Anyone on the wrong side of 60 remembers the 1973 OPEC oil embargo. The gas lines. The politicians pitching plans for “energy independence.” Perhaps not so well remembered is how Congress actually responded. It banned exports of U.S. crude oil but not refined products such as gasoline and heating oil.
Not that this did much. The United States didn’t export oil, except a few barrels to isolated places in Canada. But the pols could be seen as doing something to preserve “our” oil.
Forty years later, we have the U.S. fracking revolution. Domestic oil production is way up. Imports are way down. In the middle third of the country, storage tanks are overflowing but the oil can’t be exported. The excess is being sold to refiners at deeply discounted prices. Refiners turn this into products such as gasoline to be sold overseas at world prices: a sweet windfall for refiners. They buy their raw material (crude) at locally depressed prices and sell their (refined) product at world prices. U.S. consumers don’t benefit because they’ve always paid the world price.
If the export ban is lifted, U.S. oil exporters can sell their oil at world prices. Domestic refiners will lose the windfall that comes from having a source of oil at artificially low prices. The gain now in the pocket of the refiners goes to the pocket of domestic oil producers. Nothing happens to the price consumers pay for gasoline—they still pay the world price. Over a longer time frame, the higher price for domestic oil will stimulate additional domestic production. If this effect is large, it might even bring down the price of oil in the world oil market—but that’s a long shot.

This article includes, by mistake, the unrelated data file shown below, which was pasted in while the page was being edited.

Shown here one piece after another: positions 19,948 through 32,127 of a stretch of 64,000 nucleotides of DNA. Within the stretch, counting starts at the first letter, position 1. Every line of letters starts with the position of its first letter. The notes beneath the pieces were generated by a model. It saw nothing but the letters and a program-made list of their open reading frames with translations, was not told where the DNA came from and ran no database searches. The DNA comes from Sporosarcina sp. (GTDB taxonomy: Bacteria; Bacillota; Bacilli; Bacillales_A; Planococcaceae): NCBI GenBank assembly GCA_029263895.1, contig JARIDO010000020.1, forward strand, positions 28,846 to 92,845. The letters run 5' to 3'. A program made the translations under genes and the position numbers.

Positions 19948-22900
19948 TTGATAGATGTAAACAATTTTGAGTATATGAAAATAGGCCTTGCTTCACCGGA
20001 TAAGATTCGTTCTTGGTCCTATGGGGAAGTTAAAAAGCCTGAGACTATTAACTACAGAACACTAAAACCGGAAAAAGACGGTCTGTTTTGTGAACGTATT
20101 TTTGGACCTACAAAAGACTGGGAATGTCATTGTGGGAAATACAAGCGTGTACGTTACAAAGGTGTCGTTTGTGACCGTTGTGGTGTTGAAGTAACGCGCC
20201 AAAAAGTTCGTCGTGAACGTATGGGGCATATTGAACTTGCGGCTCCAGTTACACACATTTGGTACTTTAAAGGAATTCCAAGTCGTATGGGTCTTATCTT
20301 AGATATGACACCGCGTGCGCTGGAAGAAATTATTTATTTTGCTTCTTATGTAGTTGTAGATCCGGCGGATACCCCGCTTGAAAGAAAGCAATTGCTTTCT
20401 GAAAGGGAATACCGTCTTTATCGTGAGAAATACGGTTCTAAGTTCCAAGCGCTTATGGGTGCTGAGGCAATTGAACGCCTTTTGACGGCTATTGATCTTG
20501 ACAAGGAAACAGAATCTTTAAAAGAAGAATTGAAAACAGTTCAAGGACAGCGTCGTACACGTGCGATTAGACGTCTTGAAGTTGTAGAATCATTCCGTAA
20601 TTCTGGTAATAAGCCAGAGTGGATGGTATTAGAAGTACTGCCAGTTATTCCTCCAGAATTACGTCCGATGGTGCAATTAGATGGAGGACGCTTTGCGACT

Two other constituencies should be mentioned: self-sufficiency advocates and the environmentalists. The former welcome more domestic production of oil and are OK with allowing exports because it increases our domestic capacity. We can always shut off the export spigot if needed.
The latter, however, don’t like oil because its use adds carbon dioxide to the atmosphere. However, if one finds that persuasive (we don’t, by the way), the best way to deal with the “external costs” is to tax carbon emissions—not impose Rube Goldberg rules on the oil market.
In our opinion, allowing oil exports is a no-brainer. Let domestic oil producers sell at the best price they can.•
Bohanon is a professor of economics at Ball State University. Styring is an economist and independent researcher. Both also blog at INforefront.com. Send comments to firstname.lastname@example.org.